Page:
When a company refreshes a product range and simply puts a lower-case letter at the end of the product title, you know you're in for a minor update. This is the case with the latest high-end stereo Bluetooth headphones from Nokia, the BH-905i. They look identical to the headphones that preceded them, with the few updated features existing below the surface.
In style, design and physical dimensions, the BH 905i is a dead ringer for the former model. Nokia has managed to shave 8g off the unit's weight and slim down its profile when folded flat, but otherwise you'll have great difficulty telling them apart. The sales package remains equally generous, with a huge range of cables and adapters covering all possible use cases for these headphones, including an aeroplane adapter and a dedicated iPhone cable.
The fit of the BH-905i is comfortable to begin with, but we found that over the space of about an hour the heat of the pleather ear-cups, along with the gentle pressure of the headband, build up to produce a slightly unpleasant experience. If you're considering the BH-905i to drown out engine roar on a long-haul flight you'll want a chance to test these for yourself first to see if you find them more comfortable than we did.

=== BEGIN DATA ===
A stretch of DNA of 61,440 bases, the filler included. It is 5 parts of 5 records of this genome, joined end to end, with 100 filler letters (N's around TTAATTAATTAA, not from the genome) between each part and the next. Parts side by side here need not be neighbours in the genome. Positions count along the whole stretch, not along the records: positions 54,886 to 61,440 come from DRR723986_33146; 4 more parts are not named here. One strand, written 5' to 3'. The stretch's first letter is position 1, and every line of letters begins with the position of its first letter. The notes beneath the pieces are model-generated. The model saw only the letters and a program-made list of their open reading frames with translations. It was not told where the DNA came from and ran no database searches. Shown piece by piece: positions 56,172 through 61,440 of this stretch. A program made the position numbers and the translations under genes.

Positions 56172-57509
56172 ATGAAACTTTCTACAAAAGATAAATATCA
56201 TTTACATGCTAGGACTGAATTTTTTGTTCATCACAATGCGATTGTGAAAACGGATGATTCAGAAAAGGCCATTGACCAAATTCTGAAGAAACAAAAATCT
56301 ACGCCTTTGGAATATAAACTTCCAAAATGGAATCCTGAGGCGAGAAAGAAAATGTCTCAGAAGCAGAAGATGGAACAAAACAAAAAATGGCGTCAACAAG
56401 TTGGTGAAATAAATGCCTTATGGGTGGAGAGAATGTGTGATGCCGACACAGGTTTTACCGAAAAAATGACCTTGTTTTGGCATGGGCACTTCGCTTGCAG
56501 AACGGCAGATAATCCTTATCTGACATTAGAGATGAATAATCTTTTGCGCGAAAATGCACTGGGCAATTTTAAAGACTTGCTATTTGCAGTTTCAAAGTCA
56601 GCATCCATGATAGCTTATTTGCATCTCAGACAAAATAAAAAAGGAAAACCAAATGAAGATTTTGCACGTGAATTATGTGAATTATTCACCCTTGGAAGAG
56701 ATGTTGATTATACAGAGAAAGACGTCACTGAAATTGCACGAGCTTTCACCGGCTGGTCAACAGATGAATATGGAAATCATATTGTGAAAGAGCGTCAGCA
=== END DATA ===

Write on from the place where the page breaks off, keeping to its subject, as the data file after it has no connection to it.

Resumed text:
One of the key selling points for these headphones is active noise cancellation, delivered with the help of eight microphones and activated by a switch on the underside of the left-hand side speaker. This feature works impressively well; the almost imperceptible white noise blocks outside noise so well that you'll feel like you're in a sensory deprivation tank even when you're on the bus or train.
The Bluetooth connectivity of this headset works great as well. Pairing is reasonably simple and there isn't as great a loss in audio quality or volume like we sometimes find with stereo audio headphones and speakers. We tested the BH-905i with a range of smartphones including a Nokia E7, an iPhone 4 and an HTC Desire Z, and the experience was consistent.
The only let-down for us was in the most important aspect of our testing: the actual quality of the audio we've heard through the headphones is better than average, but not as great as we'd expect from a set of headphones with a price tag of AU$350. All elements of the sound we heard during our tests were well represented, with audible low, mid and high range frequencies. However, the delivery of these elements is a tad muddy. When compared to a similar pair of headphones from Sennheiser in this price range, the deficiencies in the Nokia cans is all the more apparent.